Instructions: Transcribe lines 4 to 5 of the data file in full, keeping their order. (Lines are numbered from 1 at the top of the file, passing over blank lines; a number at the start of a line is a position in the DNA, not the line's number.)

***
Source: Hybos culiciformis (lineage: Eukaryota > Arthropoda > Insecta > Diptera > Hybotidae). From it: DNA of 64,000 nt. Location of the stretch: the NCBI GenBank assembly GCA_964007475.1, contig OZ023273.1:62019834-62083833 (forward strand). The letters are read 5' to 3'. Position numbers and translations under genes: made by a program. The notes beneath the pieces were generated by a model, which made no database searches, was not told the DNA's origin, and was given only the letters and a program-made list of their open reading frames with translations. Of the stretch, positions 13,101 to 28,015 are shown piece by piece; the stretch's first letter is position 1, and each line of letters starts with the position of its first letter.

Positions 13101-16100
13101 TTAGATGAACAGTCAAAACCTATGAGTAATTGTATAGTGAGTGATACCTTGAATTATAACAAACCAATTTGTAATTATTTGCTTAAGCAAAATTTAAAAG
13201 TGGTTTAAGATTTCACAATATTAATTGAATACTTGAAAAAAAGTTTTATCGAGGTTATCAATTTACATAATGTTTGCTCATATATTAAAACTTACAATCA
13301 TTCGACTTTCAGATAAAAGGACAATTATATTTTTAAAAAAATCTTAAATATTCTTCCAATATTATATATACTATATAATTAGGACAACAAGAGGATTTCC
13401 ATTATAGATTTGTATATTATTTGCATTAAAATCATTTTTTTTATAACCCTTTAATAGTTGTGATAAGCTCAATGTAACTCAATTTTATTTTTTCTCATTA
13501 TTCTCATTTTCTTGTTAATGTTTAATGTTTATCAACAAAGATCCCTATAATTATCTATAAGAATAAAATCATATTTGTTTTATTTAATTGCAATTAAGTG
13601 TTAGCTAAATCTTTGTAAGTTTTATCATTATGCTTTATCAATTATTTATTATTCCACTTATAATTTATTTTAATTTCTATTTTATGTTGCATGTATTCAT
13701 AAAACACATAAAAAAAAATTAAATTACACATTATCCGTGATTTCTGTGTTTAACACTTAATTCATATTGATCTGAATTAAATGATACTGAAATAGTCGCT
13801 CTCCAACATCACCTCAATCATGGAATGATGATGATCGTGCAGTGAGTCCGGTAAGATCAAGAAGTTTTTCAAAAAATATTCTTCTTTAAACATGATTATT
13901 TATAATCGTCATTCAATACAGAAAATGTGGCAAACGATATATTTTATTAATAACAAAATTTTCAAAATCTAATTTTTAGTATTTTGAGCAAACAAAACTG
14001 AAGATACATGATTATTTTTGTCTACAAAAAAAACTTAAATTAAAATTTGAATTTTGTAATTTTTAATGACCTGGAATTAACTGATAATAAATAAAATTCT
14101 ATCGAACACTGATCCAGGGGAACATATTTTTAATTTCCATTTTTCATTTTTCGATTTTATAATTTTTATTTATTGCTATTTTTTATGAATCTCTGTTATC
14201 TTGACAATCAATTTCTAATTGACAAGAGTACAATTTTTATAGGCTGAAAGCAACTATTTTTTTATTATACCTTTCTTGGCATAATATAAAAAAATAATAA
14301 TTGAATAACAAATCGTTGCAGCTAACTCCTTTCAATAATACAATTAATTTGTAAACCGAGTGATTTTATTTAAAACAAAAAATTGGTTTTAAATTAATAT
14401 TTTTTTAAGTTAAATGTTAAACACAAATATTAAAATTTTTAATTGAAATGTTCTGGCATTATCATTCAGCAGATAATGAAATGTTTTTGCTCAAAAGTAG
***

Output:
13201 TGGTTTAAGATTTCACAATATTAATTGAATACTTGAAAAAAAGTTTTATCGAGGTTATCAATTTACATAATGTTTGCTCATATATTAAAACTTACAATCA
13301 TTCGACTTTCAGATAAAAGGACAATTATATTTTTAAAAAAATCTTAAATATTCTTCCAATATTATATATACTATATAATTAGGACAACAAGAGGATTTCC